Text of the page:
Upper Valley Gift to the World—The Ant House


Submitted a year ago
Created by
Lee Michaelides

Necessity is the mother of invention, and for Frank Austin a retired professor of electrical engineering at Dartmouth, his need was pretty dire. The stock market crash of 1929 left him broke. Austin, a member of the Dartmouth team that produced the first medical X-ray in 1896 and the author of numerous papers and texts on electricity, needed money. He set out to work and invented the Austin Ant House.

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At the peak of production in the mid-1930s, 400 ant houses a day left Hanover. Austin’s economic success trickled down to the local economy. The professor paid Hanover kids $4 a quart for the estimated 3.6 million residents he needed for his ant communities. In addition to a basic $3.50 ant house, Austin marketed an Antville Fire House, Antville Coal Mine, an entire town called Ant Boro, and a top-of-the-line Ant Palace, which retailed for $50.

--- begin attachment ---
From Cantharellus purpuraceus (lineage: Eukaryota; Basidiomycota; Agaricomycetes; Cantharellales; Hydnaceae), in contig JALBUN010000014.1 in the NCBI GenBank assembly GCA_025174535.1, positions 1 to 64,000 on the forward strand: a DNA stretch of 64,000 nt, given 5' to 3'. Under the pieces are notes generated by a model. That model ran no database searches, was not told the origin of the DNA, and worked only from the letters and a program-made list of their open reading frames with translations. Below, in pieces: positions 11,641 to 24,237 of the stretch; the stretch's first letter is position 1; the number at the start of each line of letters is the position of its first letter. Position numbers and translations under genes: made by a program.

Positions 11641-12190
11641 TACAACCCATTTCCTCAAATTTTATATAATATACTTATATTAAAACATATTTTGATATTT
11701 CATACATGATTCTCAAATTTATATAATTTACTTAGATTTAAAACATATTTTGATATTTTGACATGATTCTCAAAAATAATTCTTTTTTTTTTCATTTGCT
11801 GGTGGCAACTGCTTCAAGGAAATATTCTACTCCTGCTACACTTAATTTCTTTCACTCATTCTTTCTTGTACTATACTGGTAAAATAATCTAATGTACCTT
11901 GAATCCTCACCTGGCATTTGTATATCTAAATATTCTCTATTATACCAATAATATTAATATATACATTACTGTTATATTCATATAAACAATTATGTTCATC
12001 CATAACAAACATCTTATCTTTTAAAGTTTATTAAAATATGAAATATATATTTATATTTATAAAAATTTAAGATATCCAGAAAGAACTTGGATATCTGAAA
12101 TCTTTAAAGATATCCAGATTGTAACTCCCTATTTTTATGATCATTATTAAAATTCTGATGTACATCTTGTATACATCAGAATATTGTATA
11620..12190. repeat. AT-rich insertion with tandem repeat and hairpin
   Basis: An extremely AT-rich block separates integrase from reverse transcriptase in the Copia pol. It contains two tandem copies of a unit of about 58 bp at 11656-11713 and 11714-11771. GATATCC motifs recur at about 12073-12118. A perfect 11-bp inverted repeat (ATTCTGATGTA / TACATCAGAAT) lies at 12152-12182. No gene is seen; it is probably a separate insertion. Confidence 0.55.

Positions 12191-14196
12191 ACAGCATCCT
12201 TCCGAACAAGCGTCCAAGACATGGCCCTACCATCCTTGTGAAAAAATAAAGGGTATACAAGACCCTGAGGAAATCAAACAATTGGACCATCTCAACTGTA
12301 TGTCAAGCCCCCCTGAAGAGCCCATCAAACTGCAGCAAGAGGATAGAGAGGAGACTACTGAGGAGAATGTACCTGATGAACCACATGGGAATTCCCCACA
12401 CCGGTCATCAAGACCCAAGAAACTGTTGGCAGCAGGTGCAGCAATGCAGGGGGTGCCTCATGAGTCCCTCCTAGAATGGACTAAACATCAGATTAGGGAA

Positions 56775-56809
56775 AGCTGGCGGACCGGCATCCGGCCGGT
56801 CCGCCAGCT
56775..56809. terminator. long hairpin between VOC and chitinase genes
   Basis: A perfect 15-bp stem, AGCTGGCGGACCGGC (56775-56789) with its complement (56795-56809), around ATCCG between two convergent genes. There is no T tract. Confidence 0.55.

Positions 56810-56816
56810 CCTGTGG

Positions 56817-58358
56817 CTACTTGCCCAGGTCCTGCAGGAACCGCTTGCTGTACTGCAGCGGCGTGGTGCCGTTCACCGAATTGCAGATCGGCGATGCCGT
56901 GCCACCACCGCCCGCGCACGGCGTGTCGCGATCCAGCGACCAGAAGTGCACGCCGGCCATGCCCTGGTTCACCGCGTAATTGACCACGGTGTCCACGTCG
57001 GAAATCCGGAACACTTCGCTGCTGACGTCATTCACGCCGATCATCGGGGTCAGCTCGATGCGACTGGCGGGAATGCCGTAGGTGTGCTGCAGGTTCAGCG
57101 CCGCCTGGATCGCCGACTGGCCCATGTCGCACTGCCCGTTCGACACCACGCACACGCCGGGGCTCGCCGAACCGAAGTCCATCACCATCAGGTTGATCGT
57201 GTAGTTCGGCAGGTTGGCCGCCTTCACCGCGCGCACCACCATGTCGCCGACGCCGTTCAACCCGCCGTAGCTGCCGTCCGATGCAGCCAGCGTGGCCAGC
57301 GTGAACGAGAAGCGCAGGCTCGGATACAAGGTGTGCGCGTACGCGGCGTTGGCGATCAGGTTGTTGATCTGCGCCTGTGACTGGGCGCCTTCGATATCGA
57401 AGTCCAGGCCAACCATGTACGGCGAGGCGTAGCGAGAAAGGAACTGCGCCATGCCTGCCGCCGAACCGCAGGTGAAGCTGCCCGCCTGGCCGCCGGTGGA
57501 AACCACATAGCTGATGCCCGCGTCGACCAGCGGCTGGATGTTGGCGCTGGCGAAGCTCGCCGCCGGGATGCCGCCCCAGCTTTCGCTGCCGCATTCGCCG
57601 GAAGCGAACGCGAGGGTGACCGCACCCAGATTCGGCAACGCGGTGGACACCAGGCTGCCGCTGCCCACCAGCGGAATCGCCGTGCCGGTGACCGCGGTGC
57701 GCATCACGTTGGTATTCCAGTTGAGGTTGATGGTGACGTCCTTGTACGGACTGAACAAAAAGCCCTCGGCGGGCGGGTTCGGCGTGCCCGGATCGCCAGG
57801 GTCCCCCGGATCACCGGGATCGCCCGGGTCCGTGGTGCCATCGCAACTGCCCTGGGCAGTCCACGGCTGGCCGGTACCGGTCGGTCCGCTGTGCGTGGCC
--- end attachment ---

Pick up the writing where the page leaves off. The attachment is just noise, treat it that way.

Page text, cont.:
With fortune came fame. Profiles of Austin appeared in The New Yorker,  New York Herald Tribune, and Forbes. Ant-house fever eventually cooled, but Austin’s inventiveness did not. His design for a hurdle that was safer for runners was used in the 1936 Olympics. During World War ll he designed a rocket-propelled grenade and drew up plans for a bombproof airplane factory inside Mt. Washington. Austin eventually relocated to Orlando, Florida, where he ran a roadside museum until his death in 1964.

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